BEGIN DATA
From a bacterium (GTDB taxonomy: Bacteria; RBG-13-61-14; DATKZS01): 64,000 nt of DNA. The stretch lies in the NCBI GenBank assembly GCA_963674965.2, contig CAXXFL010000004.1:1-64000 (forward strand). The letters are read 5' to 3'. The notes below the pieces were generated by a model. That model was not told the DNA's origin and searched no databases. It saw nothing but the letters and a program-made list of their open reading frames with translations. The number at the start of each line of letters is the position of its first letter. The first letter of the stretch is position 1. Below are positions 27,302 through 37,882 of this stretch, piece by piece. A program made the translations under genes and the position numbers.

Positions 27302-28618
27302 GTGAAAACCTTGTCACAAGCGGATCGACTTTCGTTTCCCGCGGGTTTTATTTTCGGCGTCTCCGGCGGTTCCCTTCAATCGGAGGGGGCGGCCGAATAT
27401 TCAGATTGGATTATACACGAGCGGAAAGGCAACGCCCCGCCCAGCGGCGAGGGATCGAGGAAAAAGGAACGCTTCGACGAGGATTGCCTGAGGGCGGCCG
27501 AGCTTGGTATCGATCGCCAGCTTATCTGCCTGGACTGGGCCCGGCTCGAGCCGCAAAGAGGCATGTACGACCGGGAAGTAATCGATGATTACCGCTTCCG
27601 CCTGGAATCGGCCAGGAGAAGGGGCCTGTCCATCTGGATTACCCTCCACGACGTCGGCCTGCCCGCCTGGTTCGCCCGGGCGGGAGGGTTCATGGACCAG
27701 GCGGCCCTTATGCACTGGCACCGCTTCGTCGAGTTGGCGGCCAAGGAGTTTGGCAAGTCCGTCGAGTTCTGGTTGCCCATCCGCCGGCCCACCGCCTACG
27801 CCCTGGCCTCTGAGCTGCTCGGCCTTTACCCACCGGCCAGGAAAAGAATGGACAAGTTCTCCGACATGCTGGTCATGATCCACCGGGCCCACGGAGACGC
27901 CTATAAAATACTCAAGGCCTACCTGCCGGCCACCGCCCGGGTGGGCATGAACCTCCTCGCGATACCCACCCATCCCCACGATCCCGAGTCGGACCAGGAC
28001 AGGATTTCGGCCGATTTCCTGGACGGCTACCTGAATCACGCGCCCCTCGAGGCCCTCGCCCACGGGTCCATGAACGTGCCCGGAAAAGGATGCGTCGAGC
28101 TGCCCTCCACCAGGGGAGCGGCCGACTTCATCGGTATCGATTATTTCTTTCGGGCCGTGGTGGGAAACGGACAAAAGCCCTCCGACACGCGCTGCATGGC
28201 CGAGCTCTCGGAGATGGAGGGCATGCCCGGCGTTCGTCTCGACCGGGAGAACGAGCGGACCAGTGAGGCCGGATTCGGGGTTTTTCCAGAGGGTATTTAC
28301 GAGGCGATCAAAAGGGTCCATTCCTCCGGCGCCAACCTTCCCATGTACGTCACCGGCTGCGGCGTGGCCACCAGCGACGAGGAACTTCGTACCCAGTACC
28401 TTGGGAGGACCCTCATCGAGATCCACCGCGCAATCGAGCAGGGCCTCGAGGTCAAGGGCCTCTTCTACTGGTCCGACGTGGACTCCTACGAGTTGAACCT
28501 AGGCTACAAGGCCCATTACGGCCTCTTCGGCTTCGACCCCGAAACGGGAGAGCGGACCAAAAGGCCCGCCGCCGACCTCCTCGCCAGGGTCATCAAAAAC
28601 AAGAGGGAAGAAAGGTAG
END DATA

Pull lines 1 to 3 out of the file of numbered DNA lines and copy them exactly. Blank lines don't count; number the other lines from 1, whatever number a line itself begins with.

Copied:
From a bacterium (GTDB taxonomy: Bacteria; RBG-13-61-14; DATKZS01): 64,000 nt of DNA. The stretch lies in the NCBI GenBank assembly GCA_963674965.2, contig CAXXFL010000004.1:1-64000 (forward strand). The letters are read 5' to 3'. The notes below the pieces were generated by a model. That model was not told the DNA's origin and searched no databases. It saw nothing but the letters and a program-made list of their open reading frames with translations. The number at the start of each line of letters is the position of its first letter. The first letter of the stretch is position 1. Below are positions 27,302 through 37,882 of this stretch, piece by piece. A program made the translations under genes and the position numbers.

Positions 27302-28618
27302 GTGAAAACCTTGTCACAAGCGGATCGACTTTCGTTTCCCGCGGGTTTTATTTTCGGCGTCTCCGGCGGTTCCCTTCAATCGGAGGGGGCGGCCGAATAT